Asparagus is naturally a seaside plant so can do well in Kāpiti. It’s a perennial crop that, once established, can be picked for 20 years- so it’s worth getting things right from the start.
An asparagus bed needs: Full sun, good drainage (sandy soil, or a raised bed if your soil is heavy), fertile soil (add lots of compost and seaweed) water, an occasional splash with sea water. Make sure all perennial weeds are totally removed so you won’t be disturbing the roots for the next 20 years.
Growing from plants: Prepare the bed now, and plant out the roots in August/September. Order some at your local garden centre as they come bare-rooted and often sell out fast.
- Dig a 20cm trench and fill with well-rotted compost. Sprinkle on lime and fish meal.
- Make a raised centre for the crowns, spreading the roots well, 30cm apart. Firm in well.
- Cover with soil halfway up the trench. When the foliage appears, fill the trench in with compost.
- Mulch (seaweed is ideal) and keep well watered.
Growing from seed: Takes longer but is very satisfying- and gives you a year to get the bed well-prepared.
- Soak seed overnight and plant into trays in early spring, potting into a deeper tray when 5cm tall. Space at 12 per tray- they will stay there for a year. Liquid feed every few weeks.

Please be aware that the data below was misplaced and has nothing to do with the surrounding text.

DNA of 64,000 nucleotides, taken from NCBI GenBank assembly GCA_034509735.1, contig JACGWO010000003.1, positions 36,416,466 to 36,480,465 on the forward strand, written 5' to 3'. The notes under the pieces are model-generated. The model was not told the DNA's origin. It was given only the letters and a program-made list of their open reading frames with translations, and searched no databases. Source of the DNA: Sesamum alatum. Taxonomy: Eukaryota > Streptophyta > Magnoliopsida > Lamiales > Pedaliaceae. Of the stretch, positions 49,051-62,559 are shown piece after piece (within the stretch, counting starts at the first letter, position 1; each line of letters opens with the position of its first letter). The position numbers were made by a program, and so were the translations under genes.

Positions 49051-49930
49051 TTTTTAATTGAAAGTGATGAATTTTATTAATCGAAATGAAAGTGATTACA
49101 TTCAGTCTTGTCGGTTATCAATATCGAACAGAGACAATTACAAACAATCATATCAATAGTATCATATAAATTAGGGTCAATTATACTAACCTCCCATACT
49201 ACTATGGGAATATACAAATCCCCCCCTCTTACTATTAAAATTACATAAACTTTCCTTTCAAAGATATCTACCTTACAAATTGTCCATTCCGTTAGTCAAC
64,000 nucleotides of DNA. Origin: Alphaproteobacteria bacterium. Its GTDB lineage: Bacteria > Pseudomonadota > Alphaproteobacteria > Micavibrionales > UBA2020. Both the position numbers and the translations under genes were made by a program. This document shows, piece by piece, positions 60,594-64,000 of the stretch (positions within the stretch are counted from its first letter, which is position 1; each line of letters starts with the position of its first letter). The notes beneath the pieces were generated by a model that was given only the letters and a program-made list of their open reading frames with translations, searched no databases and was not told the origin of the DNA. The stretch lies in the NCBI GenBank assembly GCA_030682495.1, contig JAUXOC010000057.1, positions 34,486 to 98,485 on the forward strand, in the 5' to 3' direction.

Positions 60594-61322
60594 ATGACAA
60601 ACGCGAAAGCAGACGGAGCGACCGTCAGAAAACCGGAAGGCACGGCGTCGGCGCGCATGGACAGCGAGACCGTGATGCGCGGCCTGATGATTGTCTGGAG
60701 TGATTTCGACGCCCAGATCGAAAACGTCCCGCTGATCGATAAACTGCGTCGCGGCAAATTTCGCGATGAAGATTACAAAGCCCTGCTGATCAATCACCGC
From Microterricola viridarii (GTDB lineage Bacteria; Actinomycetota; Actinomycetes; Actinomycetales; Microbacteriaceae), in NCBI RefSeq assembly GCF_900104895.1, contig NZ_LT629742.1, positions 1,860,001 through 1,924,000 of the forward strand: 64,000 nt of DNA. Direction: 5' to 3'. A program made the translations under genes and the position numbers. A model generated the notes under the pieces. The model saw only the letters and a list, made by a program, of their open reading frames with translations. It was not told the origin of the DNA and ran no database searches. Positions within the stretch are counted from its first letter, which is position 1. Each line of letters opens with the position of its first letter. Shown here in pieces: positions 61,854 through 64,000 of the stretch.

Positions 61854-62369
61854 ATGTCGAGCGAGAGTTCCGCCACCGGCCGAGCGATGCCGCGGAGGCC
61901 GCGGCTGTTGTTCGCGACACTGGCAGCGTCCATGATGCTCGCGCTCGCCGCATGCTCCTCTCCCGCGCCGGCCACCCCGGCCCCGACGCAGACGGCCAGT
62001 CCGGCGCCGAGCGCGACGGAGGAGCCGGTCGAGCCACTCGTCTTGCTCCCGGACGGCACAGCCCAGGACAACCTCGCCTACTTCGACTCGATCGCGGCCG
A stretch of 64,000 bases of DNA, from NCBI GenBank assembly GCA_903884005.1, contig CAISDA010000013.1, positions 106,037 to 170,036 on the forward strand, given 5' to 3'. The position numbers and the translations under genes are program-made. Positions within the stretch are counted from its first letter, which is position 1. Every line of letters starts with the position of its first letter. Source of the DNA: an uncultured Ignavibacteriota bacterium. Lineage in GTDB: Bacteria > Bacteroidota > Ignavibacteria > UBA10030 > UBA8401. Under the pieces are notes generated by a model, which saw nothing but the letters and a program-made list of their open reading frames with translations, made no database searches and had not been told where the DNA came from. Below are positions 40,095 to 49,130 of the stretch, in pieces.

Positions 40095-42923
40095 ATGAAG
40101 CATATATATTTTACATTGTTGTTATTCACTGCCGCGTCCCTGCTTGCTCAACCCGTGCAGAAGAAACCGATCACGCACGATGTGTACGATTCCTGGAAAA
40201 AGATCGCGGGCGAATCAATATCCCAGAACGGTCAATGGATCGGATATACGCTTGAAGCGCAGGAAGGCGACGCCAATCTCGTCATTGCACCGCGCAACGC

- Weed out the females: girls are all flower, while the boys have thick juicy stems. Plant mostly males (leave a few females to collect more seed)
Use only the strongest plants- compost the others. Be ruthless. Plant out next spring, as above.
- Don’t let new plants dry out (but too soggy and the roots will rot.)
- Don’t pick for the first year- let them get established. Harvest lightly in year 2, pig out in year 3.
- Cut carefully with a sharp knife when about 10cm tall and still tightly closed.
- Dress each spring with fish or bone meal and compost. Protect new shoots from frost and slugs.
- Autumn- cut down yellowing fronds and re mulch around the plants.
(Notes from Kath Irvine, Edible Backyard, Ohau.)